Vitreomacular Traction Syndrome

As the eye ages, the vitreous cortex can pull away from the retina, leading to a condition known as a posterior vitreous detachment (PVD). This detachment usually occurs as part of the normal aging process.

There are instances where a PVD is incomplete, leaving the vitreous partially attached to the retina, and causing traction (pulling) that can cause anatomic damage. This is called vitreomacular traction syndrome (VMT).

VMT syndrome can lead to disorders in the macular area (at the center of the retina), such as full-thickness or partial-thickness macular holes, epiretinal membranes, and cystoid macular edema. These are often associated with a reduced sharpness of vision or other visual complications. The most common symptoms a person can experience with VMT syndrome are:

  • Decreased sharpness of vision.
  • Photopsia – When a person sees flashes of light in the eye.
  • Micropsia – When objects appear smaller than their actual size.
  • Metamorphopsia – When vision is distorted to make a grid of straight lines appear wavy or blank.

Some of these symptoms can be mild and develop slowly; however, chronic tractional effects can lead to continued vision loss if left untreated. In some cases, a distortion of a visual picture is noticed without necessarily having a reduction in sharpness of vision.

Risk factors for VMT syndrome is most common in older adults and women due to agerelated vitreous changes and vitreous liquefaction associated with declining postmenopausal estrogen levels, respectively. Other risk factors include:

  • High myopia (extreme nearsightedness)
  • Exudative (wet) age-related macular degeneration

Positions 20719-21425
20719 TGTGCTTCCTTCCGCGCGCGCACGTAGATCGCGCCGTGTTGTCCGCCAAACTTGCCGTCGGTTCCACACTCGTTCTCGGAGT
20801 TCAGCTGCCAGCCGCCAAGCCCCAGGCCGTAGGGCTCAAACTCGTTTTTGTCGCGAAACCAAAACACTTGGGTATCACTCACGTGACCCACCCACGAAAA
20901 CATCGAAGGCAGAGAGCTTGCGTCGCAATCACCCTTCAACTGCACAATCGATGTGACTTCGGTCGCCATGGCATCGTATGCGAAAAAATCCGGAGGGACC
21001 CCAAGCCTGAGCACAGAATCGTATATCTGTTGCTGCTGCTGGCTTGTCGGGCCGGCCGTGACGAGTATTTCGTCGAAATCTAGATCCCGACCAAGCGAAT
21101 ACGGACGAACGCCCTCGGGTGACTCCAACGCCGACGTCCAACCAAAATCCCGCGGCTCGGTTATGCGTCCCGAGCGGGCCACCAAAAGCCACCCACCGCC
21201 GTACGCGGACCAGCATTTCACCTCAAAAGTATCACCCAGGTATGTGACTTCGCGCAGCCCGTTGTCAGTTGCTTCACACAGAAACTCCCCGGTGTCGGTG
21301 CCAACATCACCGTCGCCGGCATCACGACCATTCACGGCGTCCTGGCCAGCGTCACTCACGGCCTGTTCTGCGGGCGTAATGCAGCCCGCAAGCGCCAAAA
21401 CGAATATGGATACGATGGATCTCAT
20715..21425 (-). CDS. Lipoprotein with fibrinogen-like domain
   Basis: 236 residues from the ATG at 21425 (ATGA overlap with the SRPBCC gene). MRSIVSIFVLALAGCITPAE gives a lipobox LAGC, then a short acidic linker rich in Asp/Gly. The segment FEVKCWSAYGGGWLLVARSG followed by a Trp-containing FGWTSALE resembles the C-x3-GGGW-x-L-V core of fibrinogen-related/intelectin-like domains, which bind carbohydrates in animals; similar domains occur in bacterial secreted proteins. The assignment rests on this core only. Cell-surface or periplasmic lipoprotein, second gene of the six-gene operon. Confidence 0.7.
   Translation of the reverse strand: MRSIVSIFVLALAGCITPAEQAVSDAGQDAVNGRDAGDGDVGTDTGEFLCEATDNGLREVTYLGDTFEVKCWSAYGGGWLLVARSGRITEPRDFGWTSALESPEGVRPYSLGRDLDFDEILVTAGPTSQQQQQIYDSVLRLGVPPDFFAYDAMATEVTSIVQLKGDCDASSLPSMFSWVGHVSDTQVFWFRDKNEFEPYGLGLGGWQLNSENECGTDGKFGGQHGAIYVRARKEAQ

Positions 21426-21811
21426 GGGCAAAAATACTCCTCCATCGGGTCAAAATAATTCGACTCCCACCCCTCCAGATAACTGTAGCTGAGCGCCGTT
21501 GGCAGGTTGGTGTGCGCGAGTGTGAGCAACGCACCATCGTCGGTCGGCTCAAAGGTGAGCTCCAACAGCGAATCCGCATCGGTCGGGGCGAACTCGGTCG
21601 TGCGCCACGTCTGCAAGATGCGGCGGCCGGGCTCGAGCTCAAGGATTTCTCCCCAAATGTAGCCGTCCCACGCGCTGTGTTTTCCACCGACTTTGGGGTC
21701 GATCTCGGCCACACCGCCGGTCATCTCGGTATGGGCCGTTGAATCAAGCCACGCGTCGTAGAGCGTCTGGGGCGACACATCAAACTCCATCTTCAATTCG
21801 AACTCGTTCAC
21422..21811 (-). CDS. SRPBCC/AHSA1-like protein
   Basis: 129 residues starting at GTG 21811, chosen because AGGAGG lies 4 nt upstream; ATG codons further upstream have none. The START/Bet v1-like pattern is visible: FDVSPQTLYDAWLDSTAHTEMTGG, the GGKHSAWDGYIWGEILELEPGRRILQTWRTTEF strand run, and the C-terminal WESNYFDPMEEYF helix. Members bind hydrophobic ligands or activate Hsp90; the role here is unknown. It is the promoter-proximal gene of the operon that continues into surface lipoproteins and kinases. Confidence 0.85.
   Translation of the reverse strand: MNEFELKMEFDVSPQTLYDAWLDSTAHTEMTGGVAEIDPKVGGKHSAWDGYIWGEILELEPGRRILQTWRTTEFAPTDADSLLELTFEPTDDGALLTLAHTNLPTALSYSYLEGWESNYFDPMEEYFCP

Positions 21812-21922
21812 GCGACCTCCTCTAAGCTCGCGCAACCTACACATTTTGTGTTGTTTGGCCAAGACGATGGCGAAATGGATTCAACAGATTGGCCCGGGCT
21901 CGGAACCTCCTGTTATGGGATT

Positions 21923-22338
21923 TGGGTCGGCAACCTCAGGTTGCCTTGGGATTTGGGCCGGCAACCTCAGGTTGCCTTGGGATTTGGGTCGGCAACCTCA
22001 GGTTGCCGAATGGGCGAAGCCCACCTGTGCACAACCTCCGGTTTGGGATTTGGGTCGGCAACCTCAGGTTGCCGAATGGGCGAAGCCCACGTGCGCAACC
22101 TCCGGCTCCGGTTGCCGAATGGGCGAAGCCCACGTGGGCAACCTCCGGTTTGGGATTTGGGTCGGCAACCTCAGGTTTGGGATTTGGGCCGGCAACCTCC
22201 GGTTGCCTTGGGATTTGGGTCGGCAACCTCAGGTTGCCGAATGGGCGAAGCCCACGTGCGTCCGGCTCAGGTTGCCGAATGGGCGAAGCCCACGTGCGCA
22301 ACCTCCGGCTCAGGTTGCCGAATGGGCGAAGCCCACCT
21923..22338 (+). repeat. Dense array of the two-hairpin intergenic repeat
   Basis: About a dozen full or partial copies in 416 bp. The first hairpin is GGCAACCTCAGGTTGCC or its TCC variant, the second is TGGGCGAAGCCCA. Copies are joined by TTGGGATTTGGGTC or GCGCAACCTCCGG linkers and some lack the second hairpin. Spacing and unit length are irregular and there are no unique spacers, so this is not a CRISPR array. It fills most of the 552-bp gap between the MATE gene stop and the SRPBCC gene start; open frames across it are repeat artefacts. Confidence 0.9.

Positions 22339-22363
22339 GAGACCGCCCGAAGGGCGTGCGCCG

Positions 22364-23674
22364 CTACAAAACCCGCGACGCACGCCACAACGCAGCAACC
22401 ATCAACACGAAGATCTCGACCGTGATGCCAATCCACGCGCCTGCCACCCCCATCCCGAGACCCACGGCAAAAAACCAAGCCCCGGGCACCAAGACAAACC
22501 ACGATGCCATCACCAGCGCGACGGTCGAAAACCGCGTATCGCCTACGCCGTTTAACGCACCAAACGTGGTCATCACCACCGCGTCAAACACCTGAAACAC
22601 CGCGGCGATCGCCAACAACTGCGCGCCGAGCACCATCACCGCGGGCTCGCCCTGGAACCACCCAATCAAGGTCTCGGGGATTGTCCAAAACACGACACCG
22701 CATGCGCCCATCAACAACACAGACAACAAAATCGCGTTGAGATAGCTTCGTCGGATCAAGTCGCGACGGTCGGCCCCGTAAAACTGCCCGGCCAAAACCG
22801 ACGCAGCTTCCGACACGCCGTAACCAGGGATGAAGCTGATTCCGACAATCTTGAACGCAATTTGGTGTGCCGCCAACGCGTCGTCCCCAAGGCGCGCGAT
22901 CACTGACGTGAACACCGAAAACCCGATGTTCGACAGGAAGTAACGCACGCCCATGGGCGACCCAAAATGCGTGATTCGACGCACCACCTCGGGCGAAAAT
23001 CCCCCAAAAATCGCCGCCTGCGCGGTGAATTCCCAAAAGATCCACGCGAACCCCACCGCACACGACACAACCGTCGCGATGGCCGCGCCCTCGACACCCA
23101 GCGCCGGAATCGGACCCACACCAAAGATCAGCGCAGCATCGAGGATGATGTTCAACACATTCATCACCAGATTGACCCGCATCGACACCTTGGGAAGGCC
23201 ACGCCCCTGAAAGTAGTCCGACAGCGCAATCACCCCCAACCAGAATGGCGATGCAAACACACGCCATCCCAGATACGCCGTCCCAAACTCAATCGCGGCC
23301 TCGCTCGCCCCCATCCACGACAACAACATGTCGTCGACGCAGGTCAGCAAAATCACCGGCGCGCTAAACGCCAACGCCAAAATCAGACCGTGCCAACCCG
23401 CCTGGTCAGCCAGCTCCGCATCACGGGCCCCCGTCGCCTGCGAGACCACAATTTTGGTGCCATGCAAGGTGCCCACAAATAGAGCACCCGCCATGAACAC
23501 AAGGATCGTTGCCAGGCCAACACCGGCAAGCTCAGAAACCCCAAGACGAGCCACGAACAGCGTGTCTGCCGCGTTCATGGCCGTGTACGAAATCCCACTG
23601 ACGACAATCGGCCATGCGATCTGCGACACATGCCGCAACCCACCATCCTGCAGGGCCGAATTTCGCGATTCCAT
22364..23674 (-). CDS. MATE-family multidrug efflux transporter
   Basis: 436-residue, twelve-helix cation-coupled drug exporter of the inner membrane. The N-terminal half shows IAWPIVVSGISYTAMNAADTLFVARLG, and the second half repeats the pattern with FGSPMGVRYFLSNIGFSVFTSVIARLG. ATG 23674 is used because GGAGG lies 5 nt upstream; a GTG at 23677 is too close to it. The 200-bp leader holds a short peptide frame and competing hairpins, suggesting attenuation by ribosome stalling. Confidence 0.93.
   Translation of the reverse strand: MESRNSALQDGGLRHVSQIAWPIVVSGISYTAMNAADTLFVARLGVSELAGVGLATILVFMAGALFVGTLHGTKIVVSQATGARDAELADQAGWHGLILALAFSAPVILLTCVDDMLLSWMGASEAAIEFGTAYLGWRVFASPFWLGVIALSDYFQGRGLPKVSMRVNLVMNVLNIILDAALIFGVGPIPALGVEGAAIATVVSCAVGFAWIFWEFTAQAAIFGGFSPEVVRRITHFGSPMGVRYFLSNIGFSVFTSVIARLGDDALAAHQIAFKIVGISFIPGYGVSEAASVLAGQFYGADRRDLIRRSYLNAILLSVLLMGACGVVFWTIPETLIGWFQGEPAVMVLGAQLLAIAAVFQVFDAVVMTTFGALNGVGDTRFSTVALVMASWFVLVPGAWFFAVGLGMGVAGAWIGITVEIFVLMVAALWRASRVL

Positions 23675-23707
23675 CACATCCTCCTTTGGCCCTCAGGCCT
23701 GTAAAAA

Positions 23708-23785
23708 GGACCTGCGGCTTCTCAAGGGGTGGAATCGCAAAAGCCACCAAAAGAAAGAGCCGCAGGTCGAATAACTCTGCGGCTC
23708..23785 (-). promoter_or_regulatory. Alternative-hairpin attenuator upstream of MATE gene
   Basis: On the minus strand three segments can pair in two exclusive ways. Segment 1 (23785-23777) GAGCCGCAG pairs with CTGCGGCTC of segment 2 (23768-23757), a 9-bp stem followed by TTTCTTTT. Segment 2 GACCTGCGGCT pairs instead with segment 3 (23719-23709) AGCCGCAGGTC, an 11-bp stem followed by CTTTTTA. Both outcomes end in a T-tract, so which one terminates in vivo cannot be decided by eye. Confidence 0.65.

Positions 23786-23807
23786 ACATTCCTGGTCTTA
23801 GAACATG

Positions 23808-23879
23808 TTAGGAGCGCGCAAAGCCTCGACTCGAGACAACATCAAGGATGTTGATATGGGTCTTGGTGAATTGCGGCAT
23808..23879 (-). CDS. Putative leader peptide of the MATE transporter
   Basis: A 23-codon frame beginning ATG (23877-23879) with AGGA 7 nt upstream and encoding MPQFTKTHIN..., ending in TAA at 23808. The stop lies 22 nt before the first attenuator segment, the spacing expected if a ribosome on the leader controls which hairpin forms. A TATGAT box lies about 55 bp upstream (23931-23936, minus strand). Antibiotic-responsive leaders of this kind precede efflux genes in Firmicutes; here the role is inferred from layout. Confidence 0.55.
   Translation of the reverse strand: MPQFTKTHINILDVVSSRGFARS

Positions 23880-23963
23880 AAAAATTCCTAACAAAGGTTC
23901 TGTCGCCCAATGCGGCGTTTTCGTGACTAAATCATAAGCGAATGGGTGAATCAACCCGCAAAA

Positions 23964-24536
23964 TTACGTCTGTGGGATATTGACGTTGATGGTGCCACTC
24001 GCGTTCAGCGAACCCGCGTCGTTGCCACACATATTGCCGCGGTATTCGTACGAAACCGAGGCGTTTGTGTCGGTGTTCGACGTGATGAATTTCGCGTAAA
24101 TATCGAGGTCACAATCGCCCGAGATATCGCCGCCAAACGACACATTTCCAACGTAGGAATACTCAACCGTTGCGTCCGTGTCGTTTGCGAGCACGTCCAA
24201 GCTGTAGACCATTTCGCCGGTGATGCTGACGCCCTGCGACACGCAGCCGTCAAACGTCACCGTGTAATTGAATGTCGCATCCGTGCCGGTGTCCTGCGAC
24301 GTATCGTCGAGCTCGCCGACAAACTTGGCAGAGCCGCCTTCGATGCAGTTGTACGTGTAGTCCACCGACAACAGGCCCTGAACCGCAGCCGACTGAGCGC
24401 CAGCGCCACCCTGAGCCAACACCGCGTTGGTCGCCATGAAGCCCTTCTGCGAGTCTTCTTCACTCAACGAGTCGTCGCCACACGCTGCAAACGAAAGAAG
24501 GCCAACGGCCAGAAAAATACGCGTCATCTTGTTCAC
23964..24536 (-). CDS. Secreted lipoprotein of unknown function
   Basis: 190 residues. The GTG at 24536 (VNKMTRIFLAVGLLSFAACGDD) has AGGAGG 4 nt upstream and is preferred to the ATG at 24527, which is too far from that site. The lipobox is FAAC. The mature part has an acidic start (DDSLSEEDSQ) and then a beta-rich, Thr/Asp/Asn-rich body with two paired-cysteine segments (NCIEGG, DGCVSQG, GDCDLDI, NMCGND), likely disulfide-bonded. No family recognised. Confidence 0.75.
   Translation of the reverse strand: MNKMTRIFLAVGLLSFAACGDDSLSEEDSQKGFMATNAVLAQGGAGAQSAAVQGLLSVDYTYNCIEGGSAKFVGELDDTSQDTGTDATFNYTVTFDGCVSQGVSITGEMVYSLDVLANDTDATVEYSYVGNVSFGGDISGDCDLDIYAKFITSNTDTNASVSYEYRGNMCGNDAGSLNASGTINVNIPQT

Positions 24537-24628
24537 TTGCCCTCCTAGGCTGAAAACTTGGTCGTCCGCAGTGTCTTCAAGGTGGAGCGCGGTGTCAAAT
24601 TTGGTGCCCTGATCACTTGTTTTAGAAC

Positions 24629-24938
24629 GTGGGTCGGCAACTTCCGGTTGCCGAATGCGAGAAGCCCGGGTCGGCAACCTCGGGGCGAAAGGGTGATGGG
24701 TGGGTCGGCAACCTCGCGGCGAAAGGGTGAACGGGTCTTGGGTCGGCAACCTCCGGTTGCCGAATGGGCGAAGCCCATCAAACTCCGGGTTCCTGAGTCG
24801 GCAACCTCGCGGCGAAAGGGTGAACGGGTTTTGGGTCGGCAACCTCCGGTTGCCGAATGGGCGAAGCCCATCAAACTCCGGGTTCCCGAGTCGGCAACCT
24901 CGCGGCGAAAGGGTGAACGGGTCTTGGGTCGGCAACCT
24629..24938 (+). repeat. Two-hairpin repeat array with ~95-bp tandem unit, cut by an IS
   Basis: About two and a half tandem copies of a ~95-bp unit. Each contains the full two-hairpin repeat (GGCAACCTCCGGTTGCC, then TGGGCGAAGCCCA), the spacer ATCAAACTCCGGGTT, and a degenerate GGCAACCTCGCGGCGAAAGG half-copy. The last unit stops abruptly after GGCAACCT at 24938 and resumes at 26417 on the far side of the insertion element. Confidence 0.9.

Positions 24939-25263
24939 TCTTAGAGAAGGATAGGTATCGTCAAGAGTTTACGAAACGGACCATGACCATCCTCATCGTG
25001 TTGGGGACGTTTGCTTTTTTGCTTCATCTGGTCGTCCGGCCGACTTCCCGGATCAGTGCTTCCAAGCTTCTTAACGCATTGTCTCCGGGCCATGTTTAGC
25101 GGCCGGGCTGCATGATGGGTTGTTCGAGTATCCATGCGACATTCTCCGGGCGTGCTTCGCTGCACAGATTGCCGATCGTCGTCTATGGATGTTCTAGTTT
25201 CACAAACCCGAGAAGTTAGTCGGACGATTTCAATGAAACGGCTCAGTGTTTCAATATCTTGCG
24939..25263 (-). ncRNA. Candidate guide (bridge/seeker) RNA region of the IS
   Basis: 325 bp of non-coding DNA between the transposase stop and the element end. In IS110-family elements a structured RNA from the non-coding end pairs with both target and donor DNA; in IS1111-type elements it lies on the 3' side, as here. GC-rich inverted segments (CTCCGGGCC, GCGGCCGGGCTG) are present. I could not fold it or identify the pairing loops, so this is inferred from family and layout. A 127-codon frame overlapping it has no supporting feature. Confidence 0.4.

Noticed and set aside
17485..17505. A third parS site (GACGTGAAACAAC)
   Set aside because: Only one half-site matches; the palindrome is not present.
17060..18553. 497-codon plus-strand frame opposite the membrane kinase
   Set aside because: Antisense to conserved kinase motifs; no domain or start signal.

• Clinically significant diabetic macular edema
  • Retinal vascular occlusions (stroke in the eye)
  • Diabetic retinopathy (nonproliferative and proliferative)

Diagnosing VMT syndrome can be done through the use of picture-taking equipment by your retina specialist. Optical coherence tomography (OCT) and B-mode ultrasonography (B-scan) are two of the best ways to evaluate the degree by which the VMT forces are distorting the retinal structure and to evaluate the vitreoretinal interface.

Taking a watchful waiting approach by regular monitoring with follow-up examinations and serial OCT imaging is one method for treatment of VMT, as these can spontaneously resolve in some cases. On the other hand, for patients whose symptoms are severe enough to require surgical intervention, undergoing pars plana vitrectomy surgery is another option. This technique involves manual release of vitreous attachment and alleviation of traction done in the operating room on an outpatient basis. This intervention is more invasive, therefore being reserved for patients who are at risk for severe visual disturbances and/or central blindness.

SD-OCT appearance of vitreomacular traction syndrome

SD-OCT appearance following pars plana vitrectomy surgery

SD-OCT appearance of vitreomacular traction syndrome SD-OCT appearance following pars plana vitrectomy surgery Most patients with VMT syndrome maintain good visual acuity in the affected eye, even if treatment is not required; although studies have shown that shorter duration of symptoms results in better prognosis when surgical treatment is employed.